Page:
Dylan McCabe: Wow. I think it’s great. I mean, I’ve heard from multiple people that when they started doing those kinds of treatments for wellness, it dramatically improved their, what’s the phrase, just their health, you know, their daily health. Because in addition to the biologics or the antibiotics they needed, had some more needs. And so it’s, I like what you said though because we get a lot of calls at WeInfuse because if you type in infusion center software or how to start an infusion center or whatever or just because of Google, we show up typically number one. So we get these calls from people that want to start these vitamin infusion clinics, but that’s where they want to start. And they don’t have any clinical background as far as having a clinical setting. And so they’re just looking at the dollar signs and that is what they want to do. They want to have these cocktails and they’re getting these IV bags and they’re mixing all these different elements. And they want to show up at, you know, concert venues and sell hydration for 150, 200 bucks a pop or sell vitamins for, you know, $400 infusion or whatever. And it just sounds a little out of control. So I love what you guys are doing, where you’re really trying to do something that’s honest and good for the patient and depending on the patient’s needs. So out of all that, what would you say today is your main area of expertise at Wasatch Infusion?
Charlie Schadewald: I want to touch on a point, you just, mentioned, this is really timely since we’re sitting here at the NICA conference and you know, we have to give a plug for endorsing that we just published those minimum standards, right? So for anybody out there listening that is trying to open up a medspa or a vitamin IV bar, or, you know, wants to just buy bags of fluids and slam them in patients and make a quick buck of cash. They really need to engage in NICA and realize that, you know, normal saline is considered a medication, right? It’s got an NDC code it’s regulated by the FDA. You can’t buy it at Walmart. There’s a reason for that because if you’re not careful, even with NS if you’re infusing it to the wrong person, you can really hurt somebody. So, you know, that’s what I would caution is this is not a really easy business that you can do in a popup shop, you know or a roadside taco stand. You really have to understand what you’re doing. You have to understand your local regulations and your local licensing and your health department rules and regulations, including OSHA and DAPL, and everything else. Those are really important things to look at because this isn’t jump in and just start swimming business, or you’ll end up in trouble. So, you know, again, another plug for NICA, look at those minimum standards of infusion. There’s plenty of help out there for people like me and other people that want to grow this industry, want to provide help for the community, want to provide help for our country, and the people that need these therapies. And if you do it right, it’s a really fun thing to do, but it’s a lot of hard work and you have to do it right.
Dylan McCabe: That’s a great point. Yeah. I’m glad you made that plug. And for those listening, if I don’t mention at the end of the podcast, you can check out the NICA website at infusioncenter.org, and they’ll have those minimum standards of excellence on the website available on their website for free. And they’re also going to be giving a lot of resources that you can look into as well and learn about how to start an infusion center, just a network of different resources that you would want to tap into. And that leads to the next point, which is, you know, let’s switch gears and let’s talk about one of the biggest challenges you can face in this kind of setting.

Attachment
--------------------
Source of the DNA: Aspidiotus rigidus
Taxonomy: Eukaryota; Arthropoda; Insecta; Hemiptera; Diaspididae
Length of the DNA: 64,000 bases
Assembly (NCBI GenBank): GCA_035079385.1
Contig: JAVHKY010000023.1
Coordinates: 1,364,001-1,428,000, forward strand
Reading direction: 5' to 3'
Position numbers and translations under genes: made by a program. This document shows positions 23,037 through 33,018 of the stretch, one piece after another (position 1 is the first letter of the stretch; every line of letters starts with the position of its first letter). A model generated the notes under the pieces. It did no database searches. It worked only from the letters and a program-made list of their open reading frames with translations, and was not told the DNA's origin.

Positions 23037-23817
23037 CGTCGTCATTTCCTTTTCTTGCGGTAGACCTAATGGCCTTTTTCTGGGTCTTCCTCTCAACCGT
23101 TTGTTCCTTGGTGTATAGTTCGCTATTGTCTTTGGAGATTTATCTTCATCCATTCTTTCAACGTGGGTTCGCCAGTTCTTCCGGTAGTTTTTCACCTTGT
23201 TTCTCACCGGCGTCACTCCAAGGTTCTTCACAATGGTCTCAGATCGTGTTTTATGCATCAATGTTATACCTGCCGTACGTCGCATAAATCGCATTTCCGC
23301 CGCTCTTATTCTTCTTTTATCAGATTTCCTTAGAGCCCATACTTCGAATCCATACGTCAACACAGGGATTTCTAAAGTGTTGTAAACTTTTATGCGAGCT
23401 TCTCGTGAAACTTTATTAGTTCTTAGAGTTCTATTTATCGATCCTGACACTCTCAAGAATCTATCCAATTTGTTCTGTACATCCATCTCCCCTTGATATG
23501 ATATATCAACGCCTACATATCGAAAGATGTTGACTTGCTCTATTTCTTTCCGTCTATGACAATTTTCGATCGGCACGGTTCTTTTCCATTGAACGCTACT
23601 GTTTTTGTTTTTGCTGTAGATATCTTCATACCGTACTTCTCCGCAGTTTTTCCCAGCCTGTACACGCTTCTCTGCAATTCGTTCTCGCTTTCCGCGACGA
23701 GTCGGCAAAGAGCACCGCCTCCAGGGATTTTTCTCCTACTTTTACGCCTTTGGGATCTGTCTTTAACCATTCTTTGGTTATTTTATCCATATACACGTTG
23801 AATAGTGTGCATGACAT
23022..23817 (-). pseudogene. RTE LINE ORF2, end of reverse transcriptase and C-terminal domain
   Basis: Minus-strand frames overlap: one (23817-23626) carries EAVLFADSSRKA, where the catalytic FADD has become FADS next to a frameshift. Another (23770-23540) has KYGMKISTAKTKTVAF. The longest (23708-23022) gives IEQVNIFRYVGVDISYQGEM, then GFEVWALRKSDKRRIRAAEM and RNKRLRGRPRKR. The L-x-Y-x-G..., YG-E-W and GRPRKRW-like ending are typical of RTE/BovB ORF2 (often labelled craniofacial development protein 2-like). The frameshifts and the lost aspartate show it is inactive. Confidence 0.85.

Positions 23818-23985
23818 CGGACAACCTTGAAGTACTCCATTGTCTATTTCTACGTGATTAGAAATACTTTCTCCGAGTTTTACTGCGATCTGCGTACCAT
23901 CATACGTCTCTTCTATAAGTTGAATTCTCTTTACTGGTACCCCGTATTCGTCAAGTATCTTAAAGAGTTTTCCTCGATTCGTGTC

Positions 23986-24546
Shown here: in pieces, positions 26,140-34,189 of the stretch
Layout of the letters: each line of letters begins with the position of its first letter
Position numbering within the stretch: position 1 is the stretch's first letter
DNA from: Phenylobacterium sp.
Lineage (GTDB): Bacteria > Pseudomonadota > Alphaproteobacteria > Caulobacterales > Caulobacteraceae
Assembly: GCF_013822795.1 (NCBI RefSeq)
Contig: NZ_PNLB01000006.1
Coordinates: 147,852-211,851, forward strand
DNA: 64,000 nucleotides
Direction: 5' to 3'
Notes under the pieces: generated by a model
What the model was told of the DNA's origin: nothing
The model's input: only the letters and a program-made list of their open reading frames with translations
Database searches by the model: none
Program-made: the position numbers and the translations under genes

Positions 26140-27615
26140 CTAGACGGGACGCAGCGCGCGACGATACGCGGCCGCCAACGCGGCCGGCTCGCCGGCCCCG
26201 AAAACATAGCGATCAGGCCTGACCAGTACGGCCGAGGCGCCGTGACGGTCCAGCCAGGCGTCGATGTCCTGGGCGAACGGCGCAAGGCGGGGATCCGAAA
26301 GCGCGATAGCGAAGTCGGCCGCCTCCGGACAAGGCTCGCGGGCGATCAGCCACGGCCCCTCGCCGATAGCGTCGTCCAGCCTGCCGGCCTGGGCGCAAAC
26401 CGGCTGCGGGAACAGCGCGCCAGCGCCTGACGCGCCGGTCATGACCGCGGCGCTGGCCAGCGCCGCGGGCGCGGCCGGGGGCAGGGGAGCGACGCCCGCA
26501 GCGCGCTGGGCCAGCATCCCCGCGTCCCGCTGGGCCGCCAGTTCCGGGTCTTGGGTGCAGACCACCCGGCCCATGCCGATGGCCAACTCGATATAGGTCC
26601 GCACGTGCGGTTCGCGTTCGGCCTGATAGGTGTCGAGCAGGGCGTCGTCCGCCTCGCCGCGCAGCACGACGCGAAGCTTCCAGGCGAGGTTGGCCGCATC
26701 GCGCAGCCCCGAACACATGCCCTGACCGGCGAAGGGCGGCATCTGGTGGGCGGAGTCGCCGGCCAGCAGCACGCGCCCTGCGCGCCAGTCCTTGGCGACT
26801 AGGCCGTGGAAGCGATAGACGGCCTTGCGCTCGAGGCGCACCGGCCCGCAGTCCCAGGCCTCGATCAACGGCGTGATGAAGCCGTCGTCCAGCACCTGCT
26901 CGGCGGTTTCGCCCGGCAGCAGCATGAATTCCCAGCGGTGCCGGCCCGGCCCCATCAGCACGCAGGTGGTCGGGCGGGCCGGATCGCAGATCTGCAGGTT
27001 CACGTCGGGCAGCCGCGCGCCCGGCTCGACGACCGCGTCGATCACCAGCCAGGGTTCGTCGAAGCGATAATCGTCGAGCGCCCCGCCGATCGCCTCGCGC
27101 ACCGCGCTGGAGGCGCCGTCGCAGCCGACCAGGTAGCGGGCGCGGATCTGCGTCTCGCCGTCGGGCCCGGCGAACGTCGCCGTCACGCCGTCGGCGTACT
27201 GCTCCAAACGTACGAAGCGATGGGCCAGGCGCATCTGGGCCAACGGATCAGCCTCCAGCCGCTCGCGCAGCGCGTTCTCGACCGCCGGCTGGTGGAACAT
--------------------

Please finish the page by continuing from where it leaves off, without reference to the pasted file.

Charlie Schadewald: The biggest challenges are that you have to realize you’re–. It’s a medical business, right? And there’s nothing more challenging in America than medical business, except maybe rocket science because of all the different regulators, all the different rules you have to follow, the biggest challenges are and know your rules and do the right thing for your patients. Especially if you’re going to take government plans, you know if you’re not familiar with your local CMS contractor. You know, out in Utah Noridian we’re in jurisdiction F, you have to follow all the rules, restrictions, guidelines. If you’re specifically going to take government plans and, you know, and then commercial payers are no exception. You know, you have to follow the rules, you have to understand what your contracts are, what the regulations are, what the rules are. And there’s a lot of them. And I think that’s, you know, some of the barriers to entry for a lot of people is the fear of man, I’m going to get into this thing. And if I don’t know what I’m doing, I could get in trouble. And that’s absolutely a true statement. Most of us that have gotten into this have gotten caught with our pants down one way or another because we just didn’t know. But the information’s out there, you got to search for it and you got to know. Have a good legal counsel you know, provide a good service and do the right thing. And you’ll be fine because there’s plenty of support, especially now with NICA. And with, you know, with software and companies like we infused where you guys are expertise in this space. You know, that’s a really good place to go is to pair up with the people that have done it, that know it, understand the processes, the procedures, the protocols, and the way to run a practice effectively.